Translation Effects on Children’s Books

© Andrew Ebrahim via Unsplash.

 

Movie details are sometimes altered to appeal to wider or local audiences. Disney’s Zootopia is no exception

 

Judy Hopps, the first bunny cop in the modern mammal metropolis called Zootopia, teams up with a cunning fox, Nick Wild, to solve a mystery that could potentially ruin the relationship between different types of animals. One of the characters in Zootopia was customized depending on the aired countries. In the US, Canada, and France, a TV news reporter is a moose, but the same character is seen as a panda in China and as a raccoon in Japan. 

 

Localizing graphics across different countries is just another way to specialize films across the world to make sure films will resonate with audiences,” said Kirsten Acuna, a correspondent for Business Insider. This principle also applies to children’s books.

 

As a children’s book publisher, Star Bright Books makes a concerted effort to include children of all colors, nationalities, and abilities in its books by working with diverse authors and publishing multilingual, multicultural books. Here are some changes made in our books in translation to respect the cultures, religions, and backgrounds of the target audience.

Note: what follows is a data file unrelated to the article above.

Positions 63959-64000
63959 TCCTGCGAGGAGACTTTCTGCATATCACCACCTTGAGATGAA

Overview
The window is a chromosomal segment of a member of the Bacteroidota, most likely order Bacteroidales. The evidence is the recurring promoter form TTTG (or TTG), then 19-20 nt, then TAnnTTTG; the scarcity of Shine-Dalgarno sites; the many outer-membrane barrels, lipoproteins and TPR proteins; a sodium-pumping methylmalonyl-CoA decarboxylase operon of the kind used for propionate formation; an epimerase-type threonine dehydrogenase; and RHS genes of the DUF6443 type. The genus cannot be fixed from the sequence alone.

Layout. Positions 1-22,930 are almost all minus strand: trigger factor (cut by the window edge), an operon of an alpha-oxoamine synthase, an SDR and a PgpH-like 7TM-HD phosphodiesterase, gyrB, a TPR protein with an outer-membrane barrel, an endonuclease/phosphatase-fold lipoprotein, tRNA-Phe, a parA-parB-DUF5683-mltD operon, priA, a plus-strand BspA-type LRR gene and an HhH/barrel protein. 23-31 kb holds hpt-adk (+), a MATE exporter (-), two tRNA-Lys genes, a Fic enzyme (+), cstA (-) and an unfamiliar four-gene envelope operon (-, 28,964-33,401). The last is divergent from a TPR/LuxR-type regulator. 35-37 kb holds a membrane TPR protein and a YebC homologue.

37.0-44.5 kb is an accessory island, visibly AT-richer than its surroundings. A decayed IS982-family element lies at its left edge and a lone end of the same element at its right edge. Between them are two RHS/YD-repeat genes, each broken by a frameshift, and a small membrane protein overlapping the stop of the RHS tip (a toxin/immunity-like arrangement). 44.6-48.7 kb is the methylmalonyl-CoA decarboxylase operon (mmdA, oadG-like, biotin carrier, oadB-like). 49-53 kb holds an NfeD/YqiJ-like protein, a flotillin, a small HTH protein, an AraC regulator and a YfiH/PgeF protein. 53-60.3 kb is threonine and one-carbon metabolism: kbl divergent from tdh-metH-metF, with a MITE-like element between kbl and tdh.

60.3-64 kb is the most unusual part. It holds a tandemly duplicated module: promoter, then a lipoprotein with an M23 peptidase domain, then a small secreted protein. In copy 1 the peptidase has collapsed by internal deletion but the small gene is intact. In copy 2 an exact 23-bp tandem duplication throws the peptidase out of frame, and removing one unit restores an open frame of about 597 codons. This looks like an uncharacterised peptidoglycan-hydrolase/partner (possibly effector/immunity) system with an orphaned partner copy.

Covers of Animal Colors (English and Navajo/English editions), illustrated by Brian Wildsmith.

 

Just like Zootopia, animal characters are altered when publishing books for different peoples and cultures. In this case, the purpose is not to localize the character, but rather to respect cultural connotations. The original version of Animal Colors by Brian Wildsmith, for example, includes snakes and frogs; however, these animals are believed to bring bad luck in some cultures. As a result, the yellow snake was updated to a yellow chick and the green frog became a green chameleon in the Navajo and Navajo/English bilingual versions of the book.

 

 

A scene from the English edition of Animal Colors by Brian Wildsmith.

 

Character names and objects are also often adapted when translating one language into another in order to make them more familiar to the target audience. In the original Greek edition of Comings and Goings, the main character’s name is Phevos. In the English edition (a 2022 USBBY Outstanding International Books selection), Phevos became Alex. In this way, native English readers can pronounce the main character’s name more easily. Similarly, Phevos and his mother’s meal of mashed potatoes and cabbage was changed to sandwiches and French fries because the latter combination is a common lunch option in the US.

 

The English version of Comings and Goings contains changes to character names and food items. Art from Fotini Tikkou.

 

Certain words and phrases cannot and should not be translated into other languages because readers might misinterpret an author’s intention or find the situation unrelatable. Which sounds better: sushi or raw fish on top of a vinegar rice ball? Translators also choose words and phrases that convey appropriate meaning and sometimes avoid translating word-for-word.

 

Children will immerse themselves in cultural stories when words, characters, and other design elements are adapted for easy understanding. Young readers can travel around the world by safely reading diverse books at home thanks to translators’ careful considerations.

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